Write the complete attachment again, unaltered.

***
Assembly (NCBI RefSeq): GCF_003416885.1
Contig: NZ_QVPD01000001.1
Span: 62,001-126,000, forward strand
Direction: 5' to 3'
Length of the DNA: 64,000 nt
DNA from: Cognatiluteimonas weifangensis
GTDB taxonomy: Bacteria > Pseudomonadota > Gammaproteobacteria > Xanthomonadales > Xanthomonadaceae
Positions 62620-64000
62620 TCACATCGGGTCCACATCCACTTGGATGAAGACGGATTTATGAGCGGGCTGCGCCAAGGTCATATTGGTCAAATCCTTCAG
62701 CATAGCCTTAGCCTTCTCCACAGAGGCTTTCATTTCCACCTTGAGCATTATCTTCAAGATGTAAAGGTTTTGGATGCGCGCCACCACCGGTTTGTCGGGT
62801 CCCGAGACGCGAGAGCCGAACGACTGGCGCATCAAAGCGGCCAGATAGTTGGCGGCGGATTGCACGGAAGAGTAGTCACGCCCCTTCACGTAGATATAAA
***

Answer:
Assembly (NCBI RefSeq): GCF_003416885.1
Contig: NZ_QVPD01000001.1
Span: 62,001-126,000, forward strand
Direction: 5' to 3'
Length of the DNA: 64,000 nt
DNA from: Cognatiluteimonas weifangensis
GTDB taxonomy: Bacteria > Pseudomonadota > Gammaproteobacteria > Xanthomonadales > Xanthomonadaceae
Positions 62620-64000
62620 TCACATCGGGTCCACATCCACTTGGATGAAGACGGATTTATGAGCGGGCTGCGCCAAGGTCATATTGGTCAAATCCTTCAG
62701 CATAGCCTTAGCCTTCTCCACAGAGGCTTTCATTTCCACCTTGAGCATTATCTTCAAGATGTAAAGGTTTTGGATGCGCGCCACCACCGGTTTGTCGGGT
62801 CCCGAGACGCGAGAGCCGAACGACTGGCGCATCAAAGCGGCCAGATAGTTGGCGGCGGATTGCACGGAAGAGTAGTCACGCCCCTTCACGTAGATATAAA